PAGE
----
13 September 2017, The Tablet

Life, faith and many friendships of Cardinal Cormac Murphy-O’Connor celebrated at Westminster Cathedral funeral

'Cormac was a priest to his fingertips' who was 'aware of his failings, yet supremely confident in his calling'

Life, faith and many friendships of Cardinal Cormac Murphy-O’Connor celebrated at Westminster Cathedral funeral

The life, faith and many friendships of Cardinal Cormac Murphy-O’Connor were celebrated at his Funeral Mass and burial in Westminster Cathedral on Wednesday, where his body had been lying in state.

“I like to think that when people mention his name, they smile,” the cardinal’s nephew, Patrick Murphy O’Connor told the congregation in an opening address. “He introduced us to a world we could never have imagined. He strengthened our faith and he strengthened our family.”

The principal Celebrant of the Requiem Mass was the current Archbishop of Westminster, Cardinal Vincent Nichols, and the homily was delivered by the Archbishop of Cardiff, George Stack.

The Archbishop paid tribute to Cardinal Cormac’s “wonderful combination of gifts…his gift for friendship and his capacity for putting people at their ease, together with his insightful mind and depth of faith,”

“What a life and what a work,” he recalled. “Cormac was a priest to his fingertips” who was “aware of his failings, yet supremely confident in his calling.”

He highlighted the Cardinal’s contribution to the Anglican Roman Catholic International Commission, ARCIC and the way in which he reached out in “meaningful and constructive” ways to other churches. Above all, there was Cardinal Cormac’s conviction “that unity of mind and heart amongst the followers of Christ were not optional extras but sorely needed in a fragmented world.”

Among those attending the funeral were Archbishop Edward Adams, the Papal Nuncio to Great Britain, Archbishop Paul Gallagher from the Vatican’s Secretariat of State, Archbishop Arthur Roche, Secretary of the Congregation for Divine Worship, Archbishop Leo Cushley of St Andrews and Edinburgh and Cardinal Sean Brady, the former leader of the Catholic Church in Ireland. Over 40 bishops and 300 priests and deacons from the dioceses of Westminster, Arundel and Brighton and Portsmouth took part in the Mass.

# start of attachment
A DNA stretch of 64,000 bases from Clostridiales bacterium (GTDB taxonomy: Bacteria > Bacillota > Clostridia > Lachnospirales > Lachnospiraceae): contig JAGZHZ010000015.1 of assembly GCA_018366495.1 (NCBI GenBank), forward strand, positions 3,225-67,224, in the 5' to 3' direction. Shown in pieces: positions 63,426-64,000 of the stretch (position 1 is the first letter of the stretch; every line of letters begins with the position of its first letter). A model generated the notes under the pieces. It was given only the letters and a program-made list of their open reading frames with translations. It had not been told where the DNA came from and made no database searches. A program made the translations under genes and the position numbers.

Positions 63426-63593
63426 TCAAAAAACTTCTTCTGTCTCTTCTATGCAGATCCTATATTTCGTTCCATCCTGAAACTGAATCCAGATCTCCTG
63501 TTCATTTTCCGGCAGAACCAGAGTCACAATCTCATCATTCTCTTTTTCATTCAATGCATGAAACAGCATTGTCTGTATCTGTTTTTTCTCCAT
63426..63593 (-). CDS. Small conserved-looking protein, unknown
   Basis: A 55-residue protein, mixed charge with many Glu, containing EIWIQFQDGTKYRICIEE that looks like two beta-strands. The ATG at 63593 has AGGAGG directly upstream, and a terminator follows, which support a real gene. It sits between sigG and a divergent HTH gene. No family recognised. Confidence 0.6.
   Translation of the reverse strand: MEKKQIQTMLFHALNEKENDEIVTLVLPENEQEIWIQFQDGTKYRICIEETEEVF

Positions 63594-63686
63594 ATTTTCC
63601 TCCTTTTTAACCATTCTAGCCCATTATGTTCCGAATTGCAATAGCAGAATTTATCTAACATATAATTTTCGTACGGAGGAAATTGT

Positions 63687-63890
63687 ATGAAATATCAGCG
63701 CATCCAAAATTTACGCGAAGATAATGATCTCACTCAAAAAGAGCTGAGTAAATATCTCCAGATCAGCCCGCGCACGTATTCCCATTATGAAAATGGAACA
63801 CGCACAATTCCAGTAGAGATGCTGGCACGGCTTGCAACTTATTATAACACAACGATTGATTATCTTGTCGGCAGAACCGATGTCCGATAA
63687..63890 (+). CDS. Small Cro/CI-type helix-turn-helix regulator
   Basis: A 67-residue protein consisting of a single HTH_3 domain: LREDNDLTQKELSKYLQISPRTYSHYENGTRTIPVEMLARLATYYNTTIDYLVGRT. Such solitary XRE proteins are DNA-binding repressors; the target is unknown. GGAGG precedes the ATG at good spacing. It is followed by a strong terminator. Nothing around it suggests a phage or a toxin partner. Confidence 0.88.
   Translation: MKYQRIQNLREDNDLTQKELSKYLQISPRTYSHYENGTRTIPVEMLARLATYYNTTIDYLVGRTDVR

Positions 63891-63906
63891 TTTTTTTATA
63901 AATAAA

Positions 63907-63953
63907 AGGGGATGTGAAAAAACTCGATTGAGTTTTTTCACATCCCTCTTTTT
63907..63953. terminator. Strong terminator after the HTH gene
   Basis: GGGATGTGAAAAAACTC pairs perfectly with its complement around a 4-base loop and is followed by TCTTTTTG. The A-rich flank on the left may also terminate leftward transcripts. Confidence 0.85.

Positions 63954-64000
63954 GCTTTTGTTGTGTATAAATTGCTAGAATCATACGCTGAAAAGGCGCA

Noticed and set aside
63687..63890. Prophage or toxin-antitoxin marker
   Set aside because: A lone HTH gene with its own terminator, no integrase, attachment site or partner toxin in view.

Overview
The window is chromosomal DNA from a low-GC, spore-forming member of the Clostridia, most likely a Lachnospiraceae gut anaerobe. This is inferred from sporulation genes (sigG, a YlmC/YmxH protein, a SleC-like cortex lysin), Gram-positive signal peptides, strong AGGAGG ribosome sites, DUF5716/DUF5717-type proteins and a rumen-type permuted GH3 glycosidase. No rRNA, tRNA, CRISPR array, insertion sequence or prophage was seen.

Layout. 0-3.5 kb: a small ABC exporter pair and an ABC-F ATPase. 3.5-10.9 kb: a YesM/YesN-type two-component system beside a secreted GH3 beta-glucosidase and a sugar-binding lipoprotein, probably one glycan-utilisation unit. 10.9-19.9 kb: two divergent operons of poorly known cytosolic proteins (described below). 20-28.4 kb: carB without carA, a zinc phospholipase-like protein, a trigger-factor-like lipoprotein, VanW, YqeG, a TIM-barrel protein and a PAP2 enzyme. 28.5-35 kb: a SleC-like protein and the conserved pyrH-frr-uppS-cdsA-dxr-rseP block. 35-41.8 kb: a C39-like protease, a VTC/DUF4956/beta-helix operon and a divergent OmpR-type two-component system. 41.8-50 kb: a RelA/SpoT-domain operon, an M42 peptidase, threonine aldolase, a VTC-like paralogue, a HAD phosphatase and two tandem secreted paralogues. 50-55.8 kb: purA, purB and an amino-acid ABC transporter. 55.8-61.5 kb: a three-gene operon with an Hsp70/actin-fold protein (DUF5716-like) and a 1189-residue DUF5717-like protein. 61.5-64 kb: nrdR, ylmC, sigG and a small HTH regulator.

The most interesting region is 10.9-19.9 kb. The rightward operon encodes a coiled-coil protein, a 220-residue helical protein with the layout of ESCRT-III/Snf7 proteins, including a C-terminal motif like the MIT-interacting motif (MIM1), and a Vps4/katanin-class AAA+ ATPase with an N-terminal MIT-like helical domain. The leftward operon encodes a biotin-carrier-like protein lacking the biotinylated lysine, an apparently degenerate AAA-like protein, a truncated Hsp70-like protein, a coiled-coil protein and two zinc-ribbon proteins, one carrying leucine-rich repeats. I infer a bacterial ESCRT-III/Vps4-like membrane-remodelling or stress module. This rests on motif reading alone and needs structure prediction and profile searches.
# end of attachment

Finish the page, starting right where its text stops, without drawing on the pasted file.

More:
The Archbishop of Canterbury, Justin Welby, his predecessor, Lord Williams of Oystermouth and Bishop Richard Chartres, the Emeritus Bishop of London were among the Ecumenical guests seated in the sanctuary. They were joined by Bishop Angaelos of the Coptic Orthodox Church and Archbishop Gregorious of the Greek Orthodox Church.

Other leading figures who were present included the Duke of Norfolk, representing the Prince of Wales, the former President of Ireland, Mary McAleese, the UK’s Ambassador to the Holy See, Sally Axworthy as well as members of the House of Commons and the Lords including Lord Patten, Lord Alton, Baroness Williams of Crosby and Jacob Rees-Mogg.

Condolences were also received from the Queen, the Prime Minister, Theresa May and the Chief Rabbi, Dr Ephraim Mirvis.

Cardinal Murphy-O’Connor died on 1 September at the age of 85. In a message of condolences, Pope Francis praised his devotion to the Gospel and the care of the poor, as well as “his far-sighted commitment to the advancement of ecumenical and inter-religious understanding.” The two men had spoken during a last telephone conversation while the cardinal was in hospital. The Pope thanked him for his ”good humour,” while acknowledging his “humanity and lightness of touch.”

In his homily, Archbishop Stack said Cardinal Murphy-O’Connor had learned a “huge lesson” and “acknowledged his mistakes,” in an apparent reference to the cardinal’s handing of the Fr Michael Hill abuse case.

“He proceeded to establish the most robust safeguarding mechanism possible, a model for other institutions. Humility and action were part of the robe that he wore,” he added.

Concluding his homily, Archbishop Stack told that congregation that shortly before he died, the Nobel Prize winning poet Seamus Heaney sent a final text message to his wife, containing the word “Noli Timere.” Do Not be Afraid.

“The same words were on the lips and in the heart of Cardinal Cormac when he wrote his final letter to the clergy and laity of the Diocese, ‘Please tell them that I am at peace, and have no fear of what is to come,’ he said.

As the Mass concluded and the choir performed Faure’s Requiem, Cardinal Murphy-O’Connor’s coffin was carried in procession to the foot of the Tenth Station of the Cross for burial.

PICTURE: The funeral of Cardinal Cormac at Westminster cathedral 

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